Good of the Order: Do you have something of community import on your mind? Join us and share!

See you Thursday, October 5, 2017 at 7 pm – Because Knowledge Is Power!

P.S. The community advisory committee for Camp Second Chance met today, and we’ll have that report sometime in the next 24 hours.

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NEXT SATURDAY: Can you help out at Steve Cox Memorial Park?

September 30th, 2017 at 6:43 pm Posted in How to Help, Steve Cox Memorial Park, White Center news | Comments Off on NEXT SATURDAY: Can you help out at Steve Cox Memorial Park?

Volunteers needed on Saturday, October 7th! Here’s the announcement:

Join King County Parks in beautifying the front of Steve Cox Memorial Park home of the historic Log Cabin. Volunteers are needed to help plant shrubs and groundcover to the front of the park and the area in front of the White Center Sheriff’s storefront. Event is from 10 am-2 pm. All tools are provided and no experience is needed! Please contact Lina Rose for more information on the project and to sign up – 206.491.5014, lina.rose@kingcounty.gov. Everyone is welcome!

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MYERS WAY: Camp Second Chance Community Advisory Committee meets Sunday

September 29th, 2017 at 8:40 pm Posted in Myers Way, White Center news | Comments Off on MYERS WAY: Camp Second Chance Community Advisory Committee meets Sunday

For the first time since the Low-Income Housing Institute (LIHI) has taken over as the operator of Seattle-sanctioned Camp Second Chance on Myers Way, the camp’s Community Advisory Committee will meet this Sunday. The public is welcome at the meeting, 2 pm at Arrowhead Gardens; we confirmed the time/date today with LIHI rep Josh Castle. Conditions on Myers Way outside the camp also tend to come up at the committee meetings, and Seattle Police have swept both sides of the street recently – on the west side, to create a walkway to and from transit facilities at AG, on the east side, to enforce parking regulations, according to what SPD Southwest Precinct Operations Lt. Ron Smith told the Highland Park Action Committee this past Wednesday night.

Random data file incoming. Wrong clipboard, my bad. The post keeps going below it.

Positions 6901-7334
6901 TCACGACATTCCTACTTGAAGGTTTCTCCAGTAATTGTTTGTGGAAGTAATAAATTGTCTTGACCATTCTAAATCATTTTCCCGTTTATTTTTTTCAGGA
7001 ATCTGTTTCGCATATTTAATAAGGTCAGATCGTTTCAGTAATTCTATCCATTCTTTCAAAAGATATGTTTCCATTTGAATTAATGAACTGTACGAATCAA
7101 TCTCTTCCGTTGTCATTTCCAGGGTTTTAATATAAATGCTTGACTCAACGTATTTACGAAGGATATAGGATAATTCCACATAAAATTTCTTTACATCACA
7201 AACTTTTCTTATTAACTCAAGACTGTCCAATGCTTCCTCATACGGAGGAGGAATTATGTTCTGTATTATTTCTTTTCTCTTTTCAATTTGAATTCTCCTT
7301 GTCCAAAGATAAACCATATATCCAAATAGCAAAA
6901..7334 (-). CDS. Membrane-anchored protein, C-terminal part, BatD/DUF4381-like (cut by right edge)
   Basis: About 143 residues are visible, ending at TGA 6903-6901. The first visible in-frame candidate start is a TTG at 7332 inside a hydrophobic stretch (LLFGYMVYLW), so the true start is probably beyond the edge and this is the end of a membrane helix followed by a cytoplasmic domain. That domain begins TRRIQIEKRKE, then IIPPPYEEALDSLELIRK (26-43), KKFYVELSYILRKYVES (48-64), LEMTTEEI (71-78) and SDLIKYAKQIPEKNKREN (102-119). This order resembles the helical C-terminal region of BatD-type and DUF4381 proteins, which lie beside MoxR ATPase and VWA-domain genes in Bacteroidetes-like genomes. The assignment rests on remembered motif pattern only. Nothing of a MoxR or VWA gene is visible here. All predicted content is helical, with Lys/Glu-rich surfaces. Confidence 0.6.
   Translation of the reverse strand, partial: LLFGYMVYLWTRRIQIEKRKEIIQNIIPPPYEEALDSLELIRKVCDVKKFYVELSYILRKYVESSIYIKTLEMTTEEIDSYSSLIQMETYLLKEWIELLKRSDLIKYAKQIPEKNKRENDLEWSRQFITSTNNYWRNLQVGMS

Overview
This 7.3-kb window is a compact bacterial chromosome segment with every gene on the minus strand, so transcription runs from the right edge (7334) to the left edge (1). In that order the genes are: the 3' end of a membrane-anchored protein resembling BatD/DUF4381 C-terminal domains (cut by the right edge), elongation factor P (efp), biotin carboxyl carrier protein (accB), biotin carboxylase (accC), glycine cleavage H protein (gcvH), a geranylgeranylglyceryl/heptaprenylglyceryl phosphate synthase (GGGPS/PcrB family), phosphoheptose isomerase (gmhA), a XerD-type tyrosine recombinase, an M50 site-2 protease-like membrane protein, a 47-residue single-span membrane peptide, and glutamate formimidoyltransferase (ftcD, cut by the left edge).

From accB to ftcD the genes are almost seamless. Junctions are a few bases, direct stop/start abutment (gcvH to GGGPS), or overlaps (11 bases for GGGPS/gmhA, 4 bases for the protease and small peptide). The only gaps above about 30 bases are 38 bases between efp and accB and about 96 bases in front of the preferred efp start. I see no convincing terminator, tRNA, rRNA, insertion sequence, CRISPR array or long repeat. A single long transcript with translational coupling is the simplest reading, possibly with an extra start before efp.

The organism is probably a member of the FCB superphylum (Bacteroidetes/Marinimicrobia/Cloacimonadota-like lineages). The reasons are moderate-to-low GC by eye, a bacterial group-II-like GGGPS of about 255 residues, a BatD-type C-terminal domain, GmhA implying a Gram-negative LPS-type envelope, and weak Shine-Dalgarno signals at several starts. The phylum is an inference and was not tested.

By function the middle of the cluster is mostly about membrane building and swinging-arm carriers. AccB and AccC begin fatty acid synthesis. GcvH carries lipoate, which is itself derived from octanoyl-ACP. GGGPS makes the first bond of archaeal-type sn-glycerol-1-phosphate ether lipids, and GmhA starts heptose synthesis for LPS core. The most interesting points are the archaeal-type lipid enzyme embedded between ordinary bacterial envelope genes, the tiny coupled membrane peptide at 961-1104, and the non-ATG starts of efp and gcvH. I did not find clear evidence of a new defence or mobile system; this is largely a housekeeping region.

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Steve Cox Memorial Park solar installation to get $ from Seattle City Light

September 29th, 2017 at 12:23 pm Posted in Steve Cox Memorial Park, utilities, White Center news | 2 Comments »

Just announced by Seattle City Light:

Thanks to the generous contributions of Seattle City Light customers, seven local organizations will receive Green Up grants totaling nearly $1 million to support renewable energy projects and education. The seven organizations will use the grants to help install solar panels at 14 public school, affordable housing, and community-based locations.

“Over 13,000 generous community members are investing in a clean, sustainable energy future by sending a few dollars each month to purchase renewable energy credits through our Green Up program,” said City Light Customer Energy Solutions Director Craig Smith. “City Light is proud to be the steward of this grant and part of the community partnership that will benefit our schools, affordable housing, parks, and hospitals.”

Grant recipients are:

· Seattle Public Schools – $150,000 for solar installations at Bailey Gatzert Elementary, Ballard High School, Denny International Middle School, South Shore K-8 School, Hazel Wolf K-8 ESTEM School and Arbor Heights Elementary
· King County Parks — $119,014 for a solar installation at the Steve Cox Community Center
· Seattle Parks — $50,000 for a solar installation at the Brig at Magnuson Park
· Seattle Colleges — $200,000 for a solar installation at Seattle Central College
· Harborview Medical Center — $50,000 for a solar installation at the hospital
· Capitol Hill Housing – three grants totaling $225,000 for solar installations at three affordable housing complexes – the Elizabeth James House, Ponderosa Apartments and El Nor Apartments
· Pacific Science Center — $164,851 for a solar installation at the center

“We will soon be able to power the White Center community center and the adjacent basketball court using only clean, renewable energy,” King County Executive Dow Constantine said. “Our partnership with Seattle City Light will accelerate the work we are doing to transform Steve Cox Memorial Park into a model for sustainable operations.”